TOURISM MATTERS: Challenge for local food suppliers
HARDLY A WEEK seems to go by without one or two prominent figures calling for, or in some cases demanding, more use of local produce by our tourism industry and especially restaurants.
First, I absolutely and totally support this objective, but I wonder if the energy expended in trying to make this happen is entirely well placed or in fact truly balanced.
When dairy farmers were complaining about being forced to accept lower prices and reduced quotas some time ago, the milk processing entity stopped making yogurts locally, pretty much a basic serving menu article in most hotels and alternative accommodation offerings.
No one can convince me that it is cheaper to bring in a foreign made refrigerated alternative across 6 000 or more miles by road and ship and for the wholesale distributors to always disperse them within the stated sell by date. There has to be waste and spoilage.
I also understand the economics of mass branded cheeses like cheddar, but surely there are specialty items that can be made locally like double cream, feta and cottage cheese, which are largely imported with a huge drain of foreign currency.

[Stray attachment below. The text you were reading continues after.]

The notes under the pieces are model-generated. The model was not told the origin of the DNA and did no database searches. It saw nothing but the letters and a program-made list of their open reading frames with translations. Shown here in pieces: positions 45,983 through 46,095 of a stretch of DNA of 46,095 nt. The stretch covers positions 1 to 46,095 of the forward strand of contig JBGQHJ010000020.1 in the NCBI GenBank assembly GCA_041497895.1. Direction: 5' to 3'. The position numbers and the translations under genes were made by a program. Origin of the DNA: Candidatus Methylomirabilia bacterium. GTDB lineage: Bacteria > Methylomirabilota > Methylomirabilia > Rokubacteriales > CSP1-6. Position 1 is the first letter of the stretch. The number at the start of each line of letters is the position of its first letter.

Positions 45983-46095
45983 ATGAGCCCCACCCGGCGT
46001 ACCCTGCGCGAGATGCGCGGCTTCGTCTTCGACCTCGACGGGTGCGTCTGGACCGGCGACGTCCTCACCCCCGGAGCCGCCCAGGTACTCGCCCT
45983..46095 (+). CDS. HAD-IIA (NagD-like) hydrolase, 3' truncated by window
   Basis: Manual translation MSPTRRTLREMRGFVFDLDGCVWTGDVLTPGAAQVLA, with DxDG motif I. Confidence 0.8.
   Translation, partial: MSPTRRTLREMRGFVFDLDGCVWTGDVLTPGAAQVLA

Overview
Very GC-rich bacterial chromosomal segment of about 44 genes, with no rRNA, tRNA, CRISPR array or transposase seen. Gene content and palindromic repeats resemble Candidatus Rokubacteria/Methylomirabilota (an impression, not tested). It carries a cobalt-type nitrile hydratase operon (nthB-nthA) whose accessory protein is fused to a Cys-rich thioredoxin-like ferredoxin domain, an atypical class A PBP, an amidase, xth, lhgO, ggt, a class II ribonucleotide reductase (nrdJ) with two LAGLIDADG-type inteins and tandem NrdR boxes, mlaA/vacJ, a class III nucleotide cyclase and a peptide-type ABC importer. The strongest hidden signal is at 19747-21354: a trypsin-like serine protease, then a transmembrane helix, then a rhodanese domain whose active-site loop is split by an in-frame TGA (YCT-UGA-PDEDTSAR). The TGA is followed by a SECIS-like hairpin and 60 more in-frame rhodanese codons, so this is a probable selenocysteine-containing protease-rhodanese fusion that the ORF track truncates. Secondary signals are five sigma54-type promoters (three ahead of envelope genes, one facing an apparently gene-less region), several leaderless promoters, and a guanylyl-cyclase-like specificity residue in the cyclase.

Staying with dairy produce, is it really cheaper or more desirable to bring in New Zealand milk powder from up to 12 000 miles away when you include trans shipping to make a ‘local’ ice cream?
Next is the problem of supply and demand. After decades of having tourism as our biggest single industry, we still appear to be struggling to get this scenario right, even when, again, it’s down to basic everyday consumer items like eggs and chicken and turkey breasts among others.
Let alone the variety of vegetables that visitors from our markets take for granted while at home, but when on island find it difficult to comprehend that we, with our fertile land, sun and rain, cannot obtain everyday produce on a consistent basis.
It will also be interesting to see exactly what is sourced and purchased locally when Sandals reopens after being granted unparalleled concessions, which the entire rest of the sector is still fighting for and yet to receive, 15 months later.
Feeding what has been described as a full hotel with up to 560 guests eating at least three meals a day presents massive logistical challenges, so I hope that our agricultural sector can rise to the task.
Otherwise the regular tirades condemning the remaining hospitality partners may appear to just have been window dressing aimed at the general populous, who may not fully understand the workings and difficulties affecting tourism here.
Perhaps the representative of the most vocal body who, according to a political website has “devoted much of his time to looking after the interests of the farming community”, can report back to the people to at least reassure us that the taxpayers’ “investment” is reaping real rewards for his followers.
Ultimately, we all have to champion food security and conserve increasingly valuable foreign exchange and just maybe Sandals might help persuade Pine Hill Dairy to think again about those yogurts and specialty milk products.
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